Austrian rule resumed a year later, and continued until 1866, when Veneto passed into the Kingdom of Italy.

Mestre

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Il Palazzo Podestarile, the City Hall of Mestre
Duomo of St. Lawrence
Piazza Ferretto, 2016
Bus in Mestre
Tram in Mestre

Mestre is part of a borough of the comune (municipality) of Venice, on the mainland opposite the historical island city of Venice, in the region of Veneto, Italy.

Map of Cisalpine Gaul, extending from Veneto on the Adriatic, to Pisa and Nice on the Mediterranean, to Lake Geneva in the west, and the Alps in the North, from Abraham Ortelius' Theatrum Orbis Terrarum, the first modern atlas of the world. Antwerp, 1608.

Cisalpine Gaul

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The part of Italy inhabited by Celts (Gauls) during the 4th and 3rd centuries BC.

The part of Italy inhabited by Celts (Gauls) during the 4th and 3rd centuries BC.

Map of Cisalpine Gaul, extending from Veneto on the Adriatic, to Pisa and Nice on the Mediterranean, to Lake Geneva in the west, and the Alps in the North, from Abraham Ortelius' Theatrum Orbis Terrarum, the first modern atlas of the world. Antwerp, 1608.
Peoples of Cisalpine Gaul during the 4th to 3rd centuries BC
Detail of the Tabula Peutingeriana showing northern Italy between Augusta Pretoria (Aosta) and Placentia (Piacenza); the Insubres are marked as inhabiting the Po Valley upstream of Ticeno (Pavia) and downstream of the Trumpli and Mesiates which occupy the upper reaches of the Sesia and Agogna rivers.
Gallic Phalerae (a type of military decoration) found in Lombardy; Santa Giulia Museum (Brescia)

The Veneti were an Indo-European people who inhabited north-eastern Italy, in an area corresponding to the modern-day region of the Veneto, Friuli, and Trentino.

Rovigo

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Church "La Rotonda".
The "Donà" tower.
Stamp of Lombardy and Venetia, 5 soldi issue 1864, cancelled at ROVIGO
Giulio Monteverdi: Monument to Victor Emmanuel II
Ettore Ferrari: Monument to Giuseppe Garibaldi
The "Isidoro Quaglio" tribune of Mario Battaglini Stadium, in Rovigo.

Rovigo is a city and comune in the Veneto region of Northeast Italy, the capital of the eponymous province.

Cortina d'Ampezzo

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Skiers in Cortina in 1903
Cortina in 1971
Cortina in February 2007
Shops in Cortina d'Ampezzo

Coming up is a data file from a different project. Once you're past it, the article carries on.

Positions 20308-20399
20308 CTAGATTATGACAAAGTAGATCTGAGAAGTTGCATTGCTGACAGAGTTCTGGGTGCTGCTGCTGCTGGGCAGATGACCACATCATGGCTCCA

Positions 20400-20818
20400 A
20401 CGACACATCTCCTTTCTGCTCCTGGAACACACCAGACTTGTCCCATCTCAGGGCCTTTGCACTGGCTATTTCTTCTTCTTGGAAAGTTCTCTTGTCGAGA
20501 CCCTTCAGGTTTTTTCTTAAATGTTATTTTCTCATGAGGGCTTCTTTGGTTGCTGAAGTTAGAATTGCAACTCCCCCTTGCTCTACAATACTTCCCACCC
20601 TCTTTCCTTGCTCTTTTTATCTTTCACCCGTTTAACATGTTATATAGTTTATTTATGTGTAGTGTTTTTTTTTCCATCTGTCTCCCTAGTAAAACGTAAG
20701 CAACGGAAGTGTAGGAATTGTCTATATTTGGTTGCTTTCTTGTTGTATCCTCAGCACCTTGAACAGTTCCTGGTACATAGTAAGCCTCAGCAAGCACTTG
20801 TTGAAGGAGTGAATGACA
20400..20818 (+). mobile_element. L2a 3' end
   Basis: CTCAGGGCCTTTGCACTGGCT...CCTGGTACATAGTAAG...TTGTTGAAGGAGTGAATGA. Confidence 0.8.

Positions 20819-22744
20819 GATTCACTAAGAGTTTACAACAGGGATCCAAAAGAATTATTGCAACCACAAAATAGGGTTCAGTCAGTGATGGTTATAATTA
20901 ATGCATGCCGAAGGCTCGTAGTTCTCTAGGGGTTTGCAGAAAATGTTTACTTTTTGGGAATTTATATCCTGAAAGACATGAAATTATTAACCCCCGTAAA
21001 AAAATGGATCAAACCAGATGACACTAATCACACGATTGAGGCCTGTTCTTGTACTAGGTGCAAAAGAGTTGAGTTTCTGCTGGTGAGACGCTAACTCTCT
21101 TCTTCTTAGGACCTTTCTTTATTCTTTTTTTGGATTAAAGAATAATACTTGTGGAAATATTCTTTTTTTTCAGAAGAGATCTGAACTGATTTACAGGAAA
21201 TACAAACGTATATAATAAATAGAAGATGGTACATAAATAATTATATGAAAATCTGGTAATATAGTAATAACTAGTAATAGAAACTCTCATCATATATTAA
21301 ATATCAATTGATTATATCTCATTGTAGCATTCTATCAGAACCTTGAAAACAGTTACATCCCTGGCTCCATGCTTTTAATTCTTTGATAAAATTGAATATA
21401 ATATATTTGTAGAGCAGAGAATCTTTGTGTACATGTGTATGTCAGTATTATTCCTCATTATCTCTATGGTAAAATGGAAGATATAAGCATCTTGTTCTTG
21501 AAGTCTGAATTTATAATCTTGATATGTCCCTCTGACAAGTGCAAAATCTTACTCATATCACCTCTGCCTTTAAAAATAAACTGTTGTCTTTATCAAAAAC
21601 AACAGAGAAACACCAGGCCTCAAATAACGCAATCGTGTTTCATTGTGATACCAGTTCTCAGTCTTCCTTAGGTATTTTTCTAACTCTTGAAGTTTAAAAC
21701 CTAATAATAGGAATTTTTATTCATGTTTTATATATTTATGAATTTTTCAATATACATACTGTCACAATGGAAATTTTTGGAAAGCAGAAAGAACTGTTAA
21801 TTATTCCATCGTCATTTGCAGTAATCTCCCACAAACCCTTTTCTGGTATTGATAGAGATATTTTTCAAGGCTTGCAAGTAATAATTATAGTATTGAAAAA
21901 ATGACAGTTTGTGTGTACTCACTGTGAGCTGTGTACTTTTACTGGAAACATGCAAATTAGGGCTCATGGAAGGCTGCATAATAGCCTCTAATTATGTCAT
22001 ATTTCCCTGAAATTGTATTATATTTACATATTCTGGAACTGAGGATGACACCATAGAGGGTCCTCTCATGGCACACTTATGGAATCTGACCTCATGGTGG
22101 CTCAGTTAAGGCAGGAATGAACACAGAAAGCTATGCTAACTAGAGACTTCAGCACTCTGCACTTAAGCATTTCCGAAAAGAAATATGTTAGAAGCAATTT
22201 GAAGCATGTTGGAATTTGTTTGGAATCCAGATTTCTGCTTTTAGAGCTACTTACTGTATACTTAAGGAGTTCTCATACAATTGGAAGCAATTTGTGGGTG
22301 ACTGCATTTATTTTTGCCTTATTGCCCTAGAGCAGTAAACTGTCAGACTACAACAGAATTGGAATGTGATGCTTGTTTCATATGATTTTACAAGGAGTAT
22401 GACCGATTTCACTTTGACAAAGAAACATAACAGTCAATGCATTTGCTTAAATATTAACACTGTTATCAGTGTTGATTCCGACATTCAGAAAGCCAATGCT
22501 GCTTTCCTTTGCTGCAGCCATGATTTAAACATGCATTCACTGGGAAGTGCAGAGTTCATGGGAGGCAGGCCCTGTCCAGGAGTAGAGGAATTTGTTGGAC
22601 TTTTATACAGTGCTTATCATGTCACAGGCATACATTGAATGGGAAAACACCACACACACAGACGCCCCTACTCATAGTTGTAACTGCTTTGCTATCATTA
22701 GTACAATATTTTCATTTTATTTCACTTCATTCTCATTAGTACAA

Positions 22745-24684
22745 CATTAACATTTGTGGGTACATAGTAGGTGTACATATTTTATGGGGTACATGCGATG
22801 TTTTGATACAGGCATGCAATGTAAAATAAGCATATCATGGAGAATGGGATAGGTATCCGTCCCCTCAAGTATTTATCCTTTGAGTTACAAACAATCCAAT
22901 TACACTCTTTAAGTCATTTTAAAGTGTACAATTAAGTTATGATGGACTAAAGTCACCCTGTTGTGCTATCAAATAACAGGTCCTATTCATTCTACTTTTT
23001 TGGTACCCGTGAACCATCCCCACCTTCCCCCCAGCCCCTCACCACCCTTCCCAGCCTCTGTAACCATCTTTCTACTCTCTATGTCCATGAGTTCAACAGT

Hotel Miramonti, the one which featured in the 1981 James Bond film For Your Eyes Only
Basilica Minore dei Santi Filippo e Giacomo
Forte Tre Sassi
Grava Church
c. 1920 travel poster for Cortina d'Ampezzo
Stadio Olimpico Del Ghiaccio in summer 1971
Monte Cristallo (3,221 m) with the Forcella Staunies slope on the left
The Olympic ski jump
The town center of Cortina
Tofane

Cortina d'Ampezzo (, Ampëz; historical ) is a town and comune in the heart of the southern (Dolomitic) Alps in the Province of Belluno, in the Veneto region of Northern Italy.

Trentino-Alto Adige/Südtirol

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Autonomous region of Italy, located in the northern part of the country.

Autonomous region of Italy, located in the northern part of the country.

The Prince-Bishops of Trent ruled from Buonconsiglio Castle from the 13th until the 19th century
Cathedral Maria Himmelfahrt in Bolzano/Bozen, capital of South Tyrol
View of the Rosengarten group in South Tyrol
Alpine landscape near the village of Stilfs, South Tyrol
Lakeside promenade in Riva del Garda, Trentino
Map of the two autonomous provinces of the region
Vineyards at the municipality of Tirol
2011 linguistic census:

The region is bordered by East and North Tyrol (Austria) to the north-east and north respectively, by Graubünden (Switzerland) to the north-west, and by the Italian regions of Lombardy to the west and Veneto to the south and south-east.

Sunset

Marmolada

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Mountain in northeastern Italy and the highest mountain of the Dolomites (a section of the Alps).

Mountain in northeastern Italy and the highest mountain of the Dolomites (a section of the Alps).

Sunset
Marmolada from Canazei
Punta Rocca, 3342 m

It lies between the borders of Trentino and Veneto.